One player to watch might be Clayton Beeter (RHP, NYY), the 66th overall pick in the 2020 MLB draft, who earned a first-time promotion to Triple-A after posting a 2.08 ERA and 1.25 WHIP (76/30 K/BB in 60.2 IP) in a dozen starts at AA-Somerset.

Beeter’s numbers for AAA-Scranton/Wilkes-Barre do not look that impressive overall, but they are skewed by one abysmal outing (11 ER in 3.2 IP on July 29). Beeter bounced right back from that performance, giving up just one earned run in six innings in his next start August 4 (five hits, no walks, seven strikeouts).

Beeter’s .241 OBA also compares favorably to his Railriders teammates, even with that 11-ER debacle in the mix.

Perhaps Rodón will make a quick return. Maybe Frankie Montas (RHP, NYY) will make it back for the final month. Maybe Severino will right the ship.

But if New York does have to dip back into the minors at some point beyond Vásquez and Brito, they may not be able to do better than Beeter.

 

Tampa Bay Rays

Publicly, the Rays are trying to temper expectations about the potential playing time of top prospect Curtis Mead (3B, TAM), saying the right-handed hitter will start against lefties but only play “occasionally” against righties while being available to serve as a pinch hitter.

Mead has struck out in five of his first eight at-bats, so perhaps it is premature and never quite come to pass that Mead pushes to expand his role. But if he does flash the kind of offensive potential that he had been showing at AAA-Durham — .355 with 10 doubles and a .998 OPS in 24 games — prior to his call-up, how would the Rays squeeze him into the lineup?

To the extent there is a soft spot in the lineup, it probably exists in the DH-right-and-center field mix currently occupied primarily by Josh Lowe (OF, TAM), Jose Siri (OF, TAM) and Luke Raley (OF, TAM), with RHB Harold Ramírez (DH, TAM) and Manuel Margot (OF, TAM) factoring in as well, but more against left-handed pitching than not.

While Siri’s center field defense keeps him in the lineup more often than not — and he flashes power regularly, even as the strikeouts mount — Lowe’s bat has cooled considerably after a hot start. Raley is contact challenged, while Ramirez’s batting average is fairly empty. Margot is far enough on the outs that the team was reportedly marketing him heavily at the trade deadline in the hopes of adding a more potent bat to its bench.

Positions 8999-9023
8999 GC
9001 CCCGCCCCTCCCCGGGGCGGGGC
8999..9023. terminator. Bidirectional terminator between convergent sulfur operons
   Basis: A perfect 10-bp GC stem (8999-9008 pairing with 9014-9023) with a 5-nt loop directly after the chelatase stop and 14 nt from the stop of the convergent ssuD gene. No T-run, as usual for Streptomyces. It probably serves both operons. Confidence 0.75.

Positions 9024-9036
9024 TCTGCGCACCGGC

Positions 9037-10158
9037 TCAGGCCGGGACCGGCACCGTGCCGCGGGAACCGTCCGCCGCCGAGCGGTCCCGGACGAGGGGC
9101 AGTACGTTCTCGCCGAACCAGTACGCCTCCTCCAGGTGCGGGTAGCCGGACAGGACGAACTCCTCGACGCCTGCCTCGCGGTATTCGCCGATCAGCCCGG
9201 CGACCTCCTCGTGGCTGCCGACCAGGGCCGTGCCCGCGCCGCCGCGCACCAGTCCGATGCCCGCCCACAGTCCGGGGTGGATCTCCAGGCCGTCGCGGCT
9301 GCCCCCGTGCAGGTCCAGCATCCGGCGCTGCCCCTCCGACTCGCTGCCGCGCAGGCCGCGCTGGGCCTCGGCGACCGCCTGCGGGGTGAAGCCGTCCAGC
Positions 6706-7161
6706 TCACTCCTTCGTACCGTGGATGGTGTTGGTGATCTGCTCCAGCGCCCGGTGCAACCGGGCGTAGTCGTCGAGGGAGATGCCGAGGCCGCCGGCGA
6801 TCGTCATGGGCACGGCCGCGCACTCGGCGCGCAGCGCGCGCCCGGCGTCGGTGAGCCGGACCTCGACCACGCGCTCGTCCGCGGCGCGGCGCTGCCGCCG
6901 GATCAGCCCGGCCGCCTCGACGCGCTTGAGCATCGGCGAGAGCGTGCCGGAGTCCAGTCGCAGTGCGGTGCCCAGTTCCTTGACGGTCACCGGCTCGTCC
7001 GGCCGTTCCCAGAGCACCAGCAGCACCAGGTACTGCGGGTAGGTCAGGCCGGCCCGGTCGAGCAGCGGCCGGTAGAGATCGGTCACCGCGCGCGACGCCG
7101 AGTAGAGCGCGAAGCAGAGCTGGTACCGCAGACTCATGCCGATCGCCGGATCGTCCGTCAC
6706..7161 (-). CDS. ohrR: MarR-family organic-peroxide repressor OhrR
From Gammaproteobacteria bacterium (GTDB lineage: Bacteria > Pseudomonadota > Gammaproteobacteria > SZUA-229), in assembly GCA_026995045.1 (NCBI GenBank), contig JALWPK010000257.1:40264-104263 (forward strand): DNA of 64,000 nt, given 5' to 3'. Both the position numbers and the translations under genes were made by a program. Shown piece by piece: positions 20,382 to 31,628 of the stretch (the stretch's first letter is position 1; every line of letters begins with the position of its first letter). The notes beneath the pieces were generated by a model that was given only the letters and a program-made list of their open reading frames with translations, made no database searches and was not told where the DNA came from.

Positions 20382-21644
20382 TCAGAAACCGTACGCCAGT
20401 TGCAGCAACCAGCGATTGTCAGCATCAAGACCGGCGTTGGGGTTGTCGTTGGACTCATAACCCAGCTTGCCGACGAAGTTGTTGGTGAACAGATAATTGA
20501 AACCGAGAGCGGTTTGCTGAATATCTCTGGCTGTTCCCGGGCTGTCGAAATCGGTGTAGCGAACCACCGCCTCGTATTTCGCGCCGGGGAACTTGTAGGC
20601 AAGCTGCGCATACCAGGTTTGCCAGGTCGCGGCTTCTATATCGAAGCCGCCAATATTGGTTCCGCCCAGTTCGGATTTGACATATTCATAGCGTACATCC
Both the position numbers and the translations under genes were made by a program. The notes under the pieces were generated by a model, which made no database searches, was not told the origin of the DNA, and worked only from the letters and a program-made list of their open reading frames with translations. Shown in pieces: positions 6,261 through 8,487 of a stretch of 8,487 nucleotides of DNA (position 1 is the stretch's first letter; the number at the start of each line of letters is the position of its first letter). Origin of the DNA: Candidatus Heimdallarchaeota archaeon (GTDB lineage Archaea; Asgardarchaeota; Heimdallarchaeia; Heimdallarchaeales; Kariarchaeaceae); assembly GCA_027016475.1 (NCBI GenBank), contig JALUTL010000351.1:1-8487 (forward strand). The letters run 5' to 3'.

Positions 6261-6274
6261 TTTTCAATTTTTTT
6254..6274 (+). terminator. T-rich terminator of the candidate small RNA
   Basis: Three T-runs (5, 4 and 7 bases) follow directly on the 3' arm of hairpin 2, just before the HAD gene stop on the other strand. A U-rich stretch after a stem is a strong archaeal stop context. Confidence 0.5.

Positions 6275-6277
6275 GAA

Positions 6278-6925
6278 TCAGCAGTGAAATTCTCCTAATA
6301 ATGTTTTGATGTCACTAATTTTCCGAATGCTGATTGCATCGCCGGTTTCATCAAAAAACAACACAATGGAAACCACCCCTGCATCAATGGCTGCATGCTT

A Mead-plays-more lineup might cede the DH spot to an infielder instead — either Mead himself, or Isaac Paredes (3B, TAM) or Yandy Díaz (1B, TAM) getting the day off from defensive duties. There would then be one fewer spot for the OF-DH cadre to squeeze into.

But first, Mead would have to force the team’s hand, and that campaign is off to a slow start. 

 

Toronto Blue Jays

After posting a .275/.416/.553 line in 87 games at AAA-Buffalo, Davis Schneider (2B, TOR) burst onto the scene, going 9-for-13 with 2 HR as the Blue Jays swept division rival Boston in a weekend series.

The outburst bought him a fourth straight start August 7 — this one in left field — as Kevin Kiermaier (OF, TOR) took the night off after getting the worst of the collision with a Fenway Park wall, which opened a gash on his elbow that required stitches to close.

Kiermaier is not expected to need an IL stint, so while Schneider may well form the short side of a platoon with Kiermaier — Daulton Varsho (OF, TOR) can shift to center, opening left for Whit Merrifield (OF, TOR) or Schenider, whomever is not playing second — the question is where Schneider might fit against righties.

Kiermaier is valued for his center field defense and has been a surprising offense contributor. Merrifield has also been one of the team’s more consistent bats, even if his HctX casts some doubt about the sustainability of his performance.

So, if Schneider is going to pull at-bats away from anyone against RHP, it may be Varsho, though he, too, contributes with his glove. Still, of this group, his offensive contributions are the most meager (.227 xBA, slightly below-average power). 

Toronto might also be able to use the DH spot to free up a few at-bats for Schneider. But after a slow start to his Blue Jays career, Brandon Belt (DH, TOR) has picked up the pace and of late has been settling into the No. 2 spot in the lineup against righties, suggesting the team views him as one of its more potent bats.